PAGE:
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dc.contributor.advisorBruce Tidor.en_US
dc.contributor.authorFlowers, David Christopher, 1988-en_US
dc.contributor.otherMassachusetts Institute of Technology. Department of Biological Engineering.en_US
dc.date.accessioned2019-01-11T16:06:15Z
dc.date.available2019-01-11T16:06:15Z
dc.date.copyright2018en_US
dc.date.issued2018en_US
dc.identifier.urihttp://hdl.handle.net/1721.1/119969
dc.descriptionThesis: Ph. D., Massachusetts Institute of Technology, Department of Biological Engineering, 2018.en_US
dc.descriptionCataloged from PDF version of thesis.en_US
dc.descriptionIncludes bibliographical references (pages 72-76).en_US
dc.description.abstractIn systems biology, ordinary differential equation models are used frequently to model the dynamics of molecular and cellular systems. These models are parameterized with rate constants and other quantities that are often estimated from empirical data. When the data are insufficient to fully determine the model parameters, the parameter values are unidentifiable, and many parameter sets are consistent with the data. To cope, many studies sample a collection of parameters to represent the uncertainty or simplify the model to remove parameters. Studies rarely verify that their sampling is sufficient or test alternative model simplifications. There is a need for better practices for uncertainty quantification. In this work, I present two case studies demonstrating the use of biochemical models with unidentifiable parameters to make useful predictions. The first study investigates a model of the complement system, a system of circulating proteins involved in immune response, to find promising drug targets for treatment of sepsis. I compared a sampling method to a worst-case search method for quantifying the uncertainty in responses to hypothetical inhibitors and found that the choice of method significantly impacts the results. I identified mechanistic explanations for the observed inhibitor responses that demonstrate limitations of intuition and suggest strategies for further studies. The second study uses a kinetic model of the thiolase and reductase enzymes of the 3-hydroxyacid metabolic pathway to interpret available in vitro data to determine the kinetic changes induced by a mutation in the thiolase. Sampling approaches cannot identify all combinations of rate constants that could have changed according to the data, so I perform a selective enumeration strategy that identifies all feasible combinations by testing only a limited number. The simplest feasible combinations identify three classes of rate constant changes induced by the mutation. I also use a global sensitivity analysis approach to predict which reaction steps are most likely to positively affect the product selectivity ratio of the system. Together, these studies demonstrate that unidentifiable models can be useful if the correct methods are chosen to quantify their uncertainty and serve as examples of how to choose or design these methods.en_US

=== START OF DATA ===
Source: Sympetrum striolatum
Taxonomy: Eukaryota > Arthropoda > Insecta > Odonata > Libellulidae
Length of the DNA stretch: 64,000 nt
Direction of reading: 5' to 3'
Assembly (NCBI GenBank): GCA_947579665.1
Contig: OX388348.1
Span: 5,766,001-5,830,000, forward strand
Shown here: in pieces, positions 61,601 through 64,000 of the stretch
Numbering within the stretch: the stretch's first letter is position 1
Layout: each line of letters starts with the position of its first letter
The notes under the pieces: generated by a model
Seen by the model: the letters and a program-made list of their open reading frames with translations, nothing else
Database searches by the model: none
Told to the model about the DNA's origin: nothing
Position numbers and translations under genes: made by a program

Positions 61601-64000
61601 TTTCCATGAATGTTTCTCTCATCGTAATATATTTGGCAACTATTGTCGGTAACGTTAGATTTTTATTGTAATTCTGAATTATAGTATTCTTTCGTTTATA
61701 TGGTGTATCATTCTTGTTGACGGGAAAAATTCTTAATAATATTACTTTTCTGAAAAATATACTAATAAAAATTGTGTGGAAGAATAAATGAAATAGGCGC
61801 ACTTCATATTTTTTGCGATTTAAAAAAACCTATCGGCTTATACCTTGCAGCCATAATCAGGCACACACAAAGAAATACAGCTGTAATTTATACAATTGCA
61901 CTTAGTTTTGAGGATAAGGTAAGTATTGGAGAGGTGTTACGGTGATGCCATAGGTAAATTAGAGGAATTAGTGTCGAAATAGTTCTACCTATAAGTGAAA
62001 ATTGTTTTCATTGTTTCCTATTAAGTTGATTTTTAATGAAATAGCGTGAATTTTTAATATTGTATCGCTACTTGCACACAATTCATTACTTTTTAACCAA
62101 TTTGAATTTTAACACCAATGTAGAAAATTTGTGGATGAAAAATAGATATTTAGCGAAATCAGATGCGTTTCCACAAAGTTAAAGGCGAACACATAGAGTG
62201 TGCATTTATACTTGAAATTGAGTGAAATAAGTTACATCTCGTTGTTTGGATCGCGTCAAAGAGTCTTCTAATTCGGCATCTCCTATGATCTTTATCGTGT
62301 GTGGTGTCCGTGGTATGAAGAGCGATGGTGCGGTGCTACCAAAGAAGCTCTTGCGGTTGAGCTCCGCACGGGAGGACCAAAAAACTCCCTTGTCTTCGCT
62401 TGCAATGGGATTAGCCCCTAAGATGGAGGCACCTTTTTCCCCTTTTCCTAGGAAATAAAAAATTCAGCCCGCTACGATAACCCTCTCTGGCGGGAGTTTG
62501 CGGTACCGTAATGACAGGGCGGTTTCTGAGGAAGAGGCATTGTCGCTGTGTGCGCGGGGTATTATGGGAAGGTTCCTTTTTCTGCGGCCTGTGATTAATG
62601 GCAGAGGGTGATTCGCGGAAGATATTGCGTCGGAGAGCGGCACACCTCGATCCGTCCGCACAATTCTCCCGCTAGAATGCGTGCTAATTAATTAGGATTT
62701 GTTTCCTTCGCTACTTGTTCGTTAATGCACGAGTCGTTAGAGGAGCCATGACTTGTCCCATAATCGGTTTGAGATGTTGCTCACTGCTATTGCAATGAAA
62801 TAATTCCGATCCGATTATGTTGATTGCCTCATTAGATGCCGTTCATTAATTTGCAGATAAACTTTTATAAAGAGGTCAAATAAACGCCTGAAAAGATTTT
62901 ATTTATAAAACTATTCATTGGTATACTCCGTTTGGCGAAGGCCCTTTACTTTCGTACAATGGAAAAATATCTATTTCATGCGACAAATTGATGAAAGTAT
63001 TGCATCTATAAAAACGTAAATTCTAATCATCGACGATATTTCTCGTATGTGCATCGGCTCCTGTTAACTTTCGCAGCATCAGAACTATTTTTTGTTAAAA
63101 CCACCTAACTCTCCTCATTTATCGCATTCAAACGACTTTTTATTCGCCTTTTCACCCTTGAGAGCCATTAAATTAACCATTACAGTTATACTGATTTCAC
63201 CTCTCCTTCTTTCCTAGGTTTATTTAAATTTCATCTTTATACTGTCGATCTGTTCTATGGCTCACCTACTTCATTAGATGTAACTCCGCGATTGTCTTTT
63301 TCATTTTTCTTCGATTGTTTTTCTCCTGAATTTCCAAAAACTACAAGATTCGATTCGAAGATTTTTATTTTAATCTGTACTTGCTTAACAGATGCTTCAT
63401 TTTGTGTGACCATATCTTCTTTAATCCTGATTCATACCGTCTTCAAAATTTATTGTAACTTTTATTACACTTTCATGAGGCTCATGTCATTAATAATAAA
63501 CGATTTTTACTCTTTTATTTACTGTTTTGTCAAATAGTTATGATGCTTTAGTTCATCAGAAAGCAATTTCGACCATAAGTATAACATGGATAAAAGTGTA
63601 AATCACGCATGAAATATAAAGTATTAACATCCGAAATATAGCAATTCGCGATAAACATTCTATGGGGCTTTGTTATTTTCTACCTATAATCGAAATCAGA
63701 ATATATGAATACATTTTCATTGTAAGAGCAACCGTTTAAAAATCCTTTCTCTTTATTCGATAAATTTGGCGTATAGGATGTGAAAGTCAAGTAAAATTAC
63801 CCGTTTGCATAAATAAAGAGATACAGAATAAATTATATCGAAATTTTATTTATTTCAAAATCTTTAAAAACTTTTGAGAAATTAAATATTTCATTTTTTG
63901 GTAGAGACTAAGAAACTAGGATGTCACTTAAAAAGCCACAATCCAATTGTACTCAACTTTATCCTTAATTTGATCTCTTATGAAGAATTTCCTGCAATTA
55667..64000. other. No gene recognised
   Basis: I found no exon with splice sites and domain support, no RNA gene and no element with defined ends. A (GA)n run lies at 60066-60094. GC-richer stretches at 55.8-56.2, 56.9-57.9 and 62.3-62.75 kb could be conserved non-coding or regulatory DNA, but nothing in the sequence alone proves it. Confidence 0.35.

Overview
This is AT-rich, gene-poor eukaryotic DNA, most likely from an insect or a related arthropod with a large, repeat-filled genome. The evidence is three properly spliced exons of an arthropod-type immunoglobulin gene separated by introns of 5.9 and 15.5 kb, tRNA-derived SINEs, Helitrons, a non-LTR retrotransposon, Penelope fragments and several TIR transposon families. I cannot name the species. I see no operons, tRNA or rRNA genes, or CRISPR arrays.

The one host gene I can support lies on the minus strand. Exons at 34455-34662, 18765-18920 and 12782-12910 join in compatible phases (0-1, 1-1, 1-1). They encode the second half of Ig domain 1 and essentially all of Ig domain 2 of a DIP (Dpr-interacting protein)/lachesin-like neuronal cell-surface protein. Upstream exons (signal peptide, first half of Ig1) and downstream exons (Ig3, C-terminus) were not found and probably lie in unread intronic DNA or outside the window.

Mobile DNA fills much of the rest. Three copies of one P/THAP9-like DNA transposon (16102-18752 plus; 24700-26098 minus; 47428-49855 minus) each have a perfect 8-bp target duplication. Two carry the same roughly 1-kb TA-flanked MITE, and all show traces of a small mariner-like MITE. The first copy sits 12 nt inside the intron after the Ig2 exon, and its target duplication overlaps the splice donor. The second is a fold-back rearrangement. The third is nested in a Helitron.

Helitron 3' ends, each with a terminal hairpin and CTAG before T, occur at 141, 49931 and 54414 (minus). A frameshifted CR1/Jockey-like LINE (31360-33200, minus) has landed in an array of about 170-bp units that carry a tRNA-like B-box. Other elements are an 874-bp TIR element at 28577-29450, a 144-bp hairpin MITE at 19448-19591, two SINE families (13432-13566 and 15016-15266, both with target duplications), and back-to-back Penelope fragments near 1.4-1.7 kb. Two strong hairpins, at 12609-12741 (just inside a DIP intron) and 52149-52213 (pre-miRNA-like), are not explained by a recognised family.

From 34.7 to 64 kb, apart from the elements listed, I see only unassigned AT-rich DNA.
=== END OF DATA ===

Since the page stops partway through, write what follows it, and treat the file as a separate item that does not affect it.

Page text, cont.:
dc.description.statementofresponsibilityby David C. Flowers.en_US
dc.format.extent88 pagesen_US
dc.language.isoengen_US
dc.publisherMassachusetts Institute of Technologyen_US
dc.rightsMIT theses are protected by copyright. They may be viewed, downloaded, or printed from this source but further reproduction or distribution in any format is prohibited without written permission.en_US
dc.rights.urihttp://dspace.mit.edu/handle/1721.1/7582en_US
dc.subjectBiological Engineering.en_US
dc.titleComputational modeling of knowledge and uncertainty in systems biology for drug target identification and protein engineeringen_US
dc.typeThesisen_US
dc.description.degreePh. D.en_US
dc.contributor.departmentMassachusetts Institute of Technology. Department of Biological Engineering.en_US
dc.contributor.departmentMassachusetts Institute of Technology. Department of Biological Engineering
dc.identifier.oclc1080639043en_US


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